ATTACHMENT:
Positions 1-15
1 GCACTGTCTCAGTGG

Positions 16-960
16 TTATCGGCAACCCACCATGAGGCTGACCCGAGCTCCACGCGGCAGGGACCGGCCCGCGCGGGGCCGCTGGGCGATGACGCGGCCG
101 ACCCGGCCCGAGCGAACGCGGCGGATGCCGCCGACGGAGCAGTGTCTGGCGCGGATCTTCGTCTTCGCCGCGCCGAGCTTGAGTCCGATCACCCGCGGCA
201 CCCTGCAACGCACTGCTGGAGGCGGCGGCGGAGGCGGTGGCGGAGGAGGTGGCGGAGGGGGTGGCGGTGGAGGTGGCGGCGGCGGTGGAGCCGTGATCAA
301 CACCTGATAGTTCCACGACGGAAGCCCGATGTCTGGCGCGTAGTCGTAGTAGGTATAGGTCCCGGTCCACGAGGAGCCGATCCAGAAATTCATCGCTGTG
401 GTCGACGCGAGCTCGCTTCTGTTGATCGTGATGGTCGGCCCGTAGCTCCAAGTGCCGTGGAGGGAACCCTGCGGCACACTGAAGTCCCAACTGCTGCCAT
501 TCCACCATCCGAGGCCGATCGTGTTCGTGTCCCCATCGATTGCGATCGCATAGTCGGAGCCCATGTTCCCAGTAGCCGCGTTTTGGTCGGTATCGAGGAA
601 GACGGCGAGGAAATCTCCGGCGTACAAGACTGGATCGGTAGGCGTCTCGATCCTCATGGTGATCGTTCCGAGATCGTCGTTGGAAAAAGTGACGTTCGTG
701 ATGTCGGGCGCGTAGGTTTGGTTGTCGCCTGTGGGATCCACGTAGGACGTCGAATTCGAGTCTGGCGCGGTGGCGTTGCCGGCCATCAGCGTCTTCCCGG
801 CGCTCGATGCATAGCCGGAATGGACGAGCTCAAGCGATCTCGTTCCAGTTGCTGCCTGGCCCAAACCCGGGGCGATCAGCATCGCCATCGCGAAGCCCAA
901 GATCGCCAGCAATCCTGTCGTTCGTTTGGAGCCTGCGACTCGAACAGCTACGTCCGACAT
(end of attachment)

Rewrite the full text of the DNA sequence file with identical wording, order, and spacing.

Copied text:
Positions 1-15
1 GCACTGTCTCAGTGG

Positions 16-960
16 TTATCGGCAACCCACCATGAGGCTGACCCGAGCTCCACGCGGCAGGGACCGGCCCGCGCGGGGCCGCTGGGCGATGACGCGGCCG
101 ACCCGGCCCGAGCGAACGCGGCGGATGCCGCCGACGGAGCAGTGTCTGGCGCGGATCTTCGTCTTCGCCGCGCCGAGCTTGAGTCCGATCACCCGCGGCA
201 CCCTGCAACGCACTGCTGGAGGCGGCGGCGGAGGCGGTGGCGGAGGAGGTGGCGGAGGGGGTGGCGGTGGAGGTGGCGGCGGCGGTGGAGCCGTGATCAA
301 CACCTGATAGTTCCACGACGGAAGCCCGATGTCTGGCGCGTAGTCGTAGTAGGTATAGGTCCCGGTCCACGAGGAGCCGATCCAGAAATTCATCGCTGTG
401 GTCGACGCGAGCTCGCTTCTGTTGATCGTGATGGTCGGCCCGTAGCTCCAAGTGCCGTGGAGGGAACCCTGCGGCACACTGAAGTCCCAACTGCTGCCAT
501 TCCACCATCCGAGGCCGATCGTGTTCGTGTCCCCATCGATTGCGATCGCATAGTCGGAGCCCATGTTCCCAGTAGCCGCGTTTTGGTCGGTATCGAGGAA
601 GACGGCGAGGAAATCTCCGGCGTACAAGACTGGATCGGTAGGCGTCTCGATCCTCATGGTGATCGTTCCGAGATCGTCGTTGGAAAAAGTGACGTTCGTG
701 ATGTCGGGCGCGTAGGTTTGGTTGTCGCCTGTGGGATCCACGTAGGACGTCGAATTCGAGTCTGGCGCGGTGGCGTTGCCGGCCATCAGCGTCTTCCCGG
801 CGCTCGATGCATAGCCGGAATGGACGAGCTCAAGCGATCTCGTTCCAGTTGCTGCCTGGCCCAAACCCGGGGCGATCAGCATCGCCATCGCGAAGCCCAA
901 GATCGCCAGCAATCCTGTCGTTCGTTTGGAGCCTGCGACTCGAACAGCTACGTCCGACAT